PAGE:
Confocal laser endomicroscopy, a new technology that permits high-resolution subsurface microscopic imaging of living tissue during routine endoscopy, can facilitate the diagnosis of esophageal and gastric cancers, according to a recent report. "Endomicroscopy allows you to make an in vivo histology during ongoing endoscopy," Ralf Kiesslich, MD, PhD, said at the 2006 Gastrointestinal Cancers Symposium (General Session I).
SAN FRANCISCO-Confocal laser endomicroscopy, a new technology that permits high-resolution subsurface microscopic imaging of living tissue during routine endoscopy, can facilitate the diagnosis of esophageal and gastric cancers, according to a recent report. "Endomicroscopy allows you to make an in vivo histology during ongoing endoscopy," Ralf Kiesslich, MD, PhD, said at the 2006 Gastrointestinal Cancers Symposium (General Session I).
The device used is a conventional endoscope that has a confocal microscope integrated into its distal tip, and buttons on the endpiece that control the depth of the imaging plane, explained Dr. Kiesslich, head of the Endoscopic Unit at the University of Mainz, Germany. "Handling of the endoscope is very similar to a conventional endoscope," he added.
Conventional video endoscopy is always performed first. "Inspection of the surface architecture is mandatory prior to endomicroscopy because you have to choose an area of interest where you would like to perform endomicroscopy," Dr. Kiesslich explained. Once an area of interest has been selected, the endoscope is placed in contact with the mucosa, a blue laser light is emitted, and optical sections are obtained, moving from the surface to deeper layers. The field of view is 500 Î¼m X 500 Î¼m, the optical sections are about 7 Î¼m thick, and imaging is possible to a depth of up to 250 Î¼m below the mucosal surface.
Two contrast agents are commonly used during endomicroscopy to enhance mucosal surface and subsurface structures, Dr. Kiesslich said. One is acriflavine, which is applied topically for imaging in the stomach and colon, and the other is fluorescein, which is given intravenously for imaging in the esophagus, stomach, and colon. The images obtained are usually displayed in gray-scale, but color can be added to simulate the normal mucosal appearance.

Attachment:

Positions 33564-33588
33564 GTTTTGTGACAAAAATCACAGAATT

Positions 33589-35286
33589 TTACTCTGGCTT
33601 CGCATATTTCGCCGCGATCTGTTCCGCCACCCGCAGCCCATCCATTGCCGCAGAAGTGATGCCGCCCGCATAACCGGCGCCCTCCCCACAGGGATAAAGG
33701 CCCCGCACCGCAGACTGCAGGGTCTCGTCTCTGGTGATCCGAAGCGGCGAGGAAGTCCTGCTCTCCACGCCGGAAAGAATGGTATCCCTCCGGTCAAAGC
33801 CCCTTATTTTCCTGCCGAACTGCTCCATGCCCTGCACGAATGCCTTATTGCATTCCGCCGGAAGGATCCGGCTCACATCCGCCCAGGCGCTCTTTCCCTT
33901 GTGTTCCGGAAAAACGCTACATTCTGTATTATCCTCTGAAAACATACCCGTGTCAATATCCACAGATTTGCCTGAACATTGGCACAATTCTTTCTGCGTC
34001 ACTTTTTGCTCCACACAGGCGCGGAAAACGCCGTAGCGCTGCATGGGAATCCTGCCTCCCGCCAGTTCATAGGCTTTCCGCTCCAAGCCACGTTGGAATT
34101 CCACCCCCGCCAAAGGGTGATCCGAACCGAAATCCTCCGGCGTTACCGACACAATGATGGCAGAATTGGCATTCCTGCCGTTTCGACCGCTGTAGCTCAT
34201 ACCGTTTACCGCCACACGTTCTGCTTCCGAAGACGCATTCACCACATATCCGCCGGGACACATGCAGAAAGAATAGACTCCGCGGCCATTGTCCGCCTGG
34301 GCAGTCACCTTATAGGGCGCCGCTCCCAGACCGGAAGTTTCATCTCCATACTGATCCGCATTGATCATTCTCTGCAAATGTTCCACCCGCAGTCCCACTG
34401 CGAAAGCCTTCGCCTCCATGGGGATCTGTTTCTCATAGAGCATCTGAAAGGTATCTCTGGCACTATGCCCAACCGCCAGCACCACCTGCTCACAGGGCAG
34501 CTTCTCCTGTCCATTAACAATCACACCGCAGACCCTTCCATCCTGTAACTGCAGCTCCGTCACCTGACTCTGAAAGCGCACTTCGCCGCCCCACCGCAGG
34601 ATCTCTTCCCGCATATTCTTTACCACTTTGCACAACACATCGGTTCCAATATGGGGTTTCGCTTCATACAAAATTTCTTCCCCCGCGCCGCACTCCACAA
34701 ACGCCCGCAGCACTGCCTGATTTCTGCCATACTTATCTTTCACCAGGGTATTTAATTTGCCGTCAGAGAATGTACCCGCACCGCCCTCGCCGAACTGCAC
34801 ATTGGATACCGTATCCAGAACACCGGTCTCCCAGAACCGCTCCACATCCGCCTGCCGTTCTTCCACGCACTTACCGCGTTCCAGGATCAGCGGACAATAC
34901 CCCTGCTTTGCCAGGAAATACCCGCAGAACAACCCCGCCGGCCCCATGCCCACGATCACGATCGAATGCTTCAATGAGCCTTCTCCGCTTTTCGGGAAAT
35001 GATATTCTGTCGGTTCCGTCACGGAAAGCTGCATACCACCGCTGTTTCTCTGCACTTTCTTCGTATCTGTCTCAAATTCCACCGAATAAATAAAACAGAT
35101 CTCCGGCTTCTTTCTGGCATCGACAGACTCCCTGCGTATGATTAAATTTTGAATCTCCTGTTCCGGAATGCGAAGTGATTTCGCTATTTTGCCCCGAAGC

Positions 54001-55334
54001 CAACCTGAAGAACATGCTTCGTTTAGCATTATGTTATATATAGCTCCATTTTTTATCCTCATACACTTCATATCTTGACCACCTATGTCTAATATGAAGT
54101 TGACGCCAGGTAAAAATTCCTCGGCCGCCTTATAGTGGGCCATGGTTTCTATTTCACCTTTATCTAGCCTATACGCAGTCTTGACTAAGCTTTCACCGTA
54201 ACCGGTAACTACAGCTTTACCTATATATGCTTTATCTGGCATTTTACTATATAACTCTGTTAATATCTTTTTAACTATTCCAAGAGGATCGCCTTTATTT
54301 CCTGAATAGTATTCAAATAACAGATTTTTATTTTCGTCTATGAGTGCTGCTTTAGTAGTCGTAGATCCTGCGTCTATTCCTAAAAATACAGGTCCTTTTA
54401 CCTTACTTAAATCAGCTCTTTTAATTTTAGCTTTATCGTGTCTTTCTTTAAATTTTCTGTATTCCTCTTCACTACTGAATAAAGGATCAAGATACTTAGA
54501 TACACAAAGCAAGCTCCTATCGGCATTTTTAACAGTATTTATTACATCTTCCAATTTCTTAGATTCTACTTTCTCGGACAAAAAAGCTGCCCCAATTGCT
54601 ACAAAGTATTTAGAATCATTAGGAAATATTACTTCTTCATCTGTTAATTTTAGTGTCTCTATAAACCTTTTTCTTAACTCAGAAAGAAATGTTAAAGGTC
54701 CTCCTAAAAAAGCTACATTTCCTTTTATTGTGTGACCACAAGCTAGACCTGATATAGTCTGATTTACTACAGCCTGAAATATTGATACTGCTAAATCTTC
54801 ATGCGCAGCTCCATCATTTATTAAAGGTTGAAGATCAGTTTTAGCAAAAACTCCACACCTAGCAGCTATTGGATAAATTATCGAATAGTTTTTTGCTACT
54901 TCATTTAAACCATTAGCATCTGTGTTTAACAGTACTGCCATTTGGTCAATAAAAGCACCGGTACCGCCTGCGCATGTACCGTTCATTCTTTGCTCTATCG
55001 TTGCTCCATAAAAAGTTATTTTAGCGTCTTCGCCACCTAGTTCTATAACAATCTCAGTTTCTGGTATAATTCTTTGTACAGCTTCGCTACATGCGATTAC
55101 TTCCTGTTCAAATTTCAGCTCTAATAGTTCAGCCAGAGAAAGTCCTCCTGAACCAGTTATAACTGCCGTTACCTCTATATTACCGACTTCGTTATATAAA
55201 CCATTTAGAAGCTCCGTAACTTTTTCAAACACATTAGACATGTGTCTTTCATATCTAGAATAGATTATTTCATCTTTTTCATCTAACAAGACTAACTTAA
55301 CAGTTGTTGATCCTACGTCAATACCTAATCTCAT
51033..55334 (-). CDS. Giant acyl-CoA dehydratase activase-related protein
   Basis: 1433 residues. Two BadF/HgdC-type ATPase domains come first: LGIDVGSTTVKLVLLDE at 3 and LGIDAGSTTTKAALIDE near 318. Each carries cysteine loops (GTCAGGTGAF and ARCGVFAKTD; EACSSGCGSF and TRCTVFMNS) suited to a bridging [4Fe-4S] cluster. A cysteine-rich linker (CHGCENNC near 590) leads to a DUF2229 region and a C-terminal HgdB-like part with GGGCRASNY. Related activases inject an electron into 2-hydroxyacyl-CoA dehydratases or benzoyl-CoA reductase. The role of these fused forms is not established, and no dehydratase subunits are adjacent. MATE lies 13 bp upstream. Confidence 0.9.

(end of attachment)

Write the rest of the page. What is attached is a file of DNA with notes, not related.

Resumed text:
The learning curve for confocal laser endomicroscopy ranges from 1 week for the imaging of normal tissue to 3 months for the imaging of pathologic tissue, he said. The new technology adds only 10 to 20 minutes to the conventional endoscopy procedure. Although it permits immediate diagnosis at the bedside in some cases, a pathologist is still needed for definitive diagnosis, he emphasized.
In the esophagus, one application of confocal laser endomicroscopy is the diagnosis of Barrett esophagus and associated neoplasia, Dr. Kiesslich said. The new technology permits detailed visualization of the specialized columnar Barrett epithelium, including the glands and individual goblet cells. It can also reveal areas within this epithelium where goblet cells are depleted and where neoplastic epithelial cells have crossed the basement membrane and invaded the lamina propria, both indicators of dysplasia. With the added information from endomicroscopy, he noted, "targeted biopsies can be limited to suspected areas."
In a blinded study (Kiesslich et al, Digestive Disease Week, 2005), confocal laser endomicroscopy was found to have a sensitivity of 98%, a specificity of 94%, and an accuracy of 97% for identifying Barrett epithelium, Dr. Kiesslich said. The technology performed similarly well-with sensitivity of 93%, specificity of 98%, and accuracy of 97%-for identifying Barrett-associated neoplasia.
In the stomach, endomicroscopy provides valuable additional information about lesions such as erosive gastritis, intestinal metaplasia, signet ring cell carcinoma, and amyloidosis. It can also facilitate the evaluation of suspected adenocarcinomas seen on conventional endoscopy, with the views obtained in vivo by endomicroscopy showing good correspondence with the ex vivo histology, Dr. Kiesslich said (see Figure).
Gastric Cancer Study
Although data on its performance for identifying gastric cancer are still limited, he noted, a prospective blinded study (Yeoh et al, Digestive Disease Week, 2005) found that confocal laser endomicroscopy had a sensitivity of 84%, a specificity of 95%, and an accuracy of 80% for the identification of gastric cancer. The technology has even been used to make the in vivo diagnosis of Helicobacter pylori infection in the stomach, he said, by enabling visualization not only of accumulations of microbes within gastric glands but also of individual microbes on the mucosal surface, with their distinctive flagella.
Dr. Kiesslich offered some speculation about potential future applications of confocal laser endomicros-copy using molecular imaging. "The goal is risk stratification, via tissue analysis with molecular markers, to identify patients at high risk for the development of cancer and then to optimize therapy," he commented.
In preliminary testing, he said, the new technology has been used to perform in vivo analysis of the liver; to image individual islets within the pancreas using fluorescein-labeled octreotate; to identify aberrant crypt foci in the colon using fluorescein-tagged anti-CD44 antibodies; and in ulcerative colitis, to identify epidermal growth factor receptor (EGFR)-expressing colonic epithelium.
"Endomicroscopy will help to facilitate the early diagnosis of gastric cancer and esophageal cancer," Dr. Kiesslich concluded. "It is a young method, and more studies are warranted. Molecular imaging becomes possible [with this technology] and will shortly open the door for new indications in gastrointestinal endoscopy."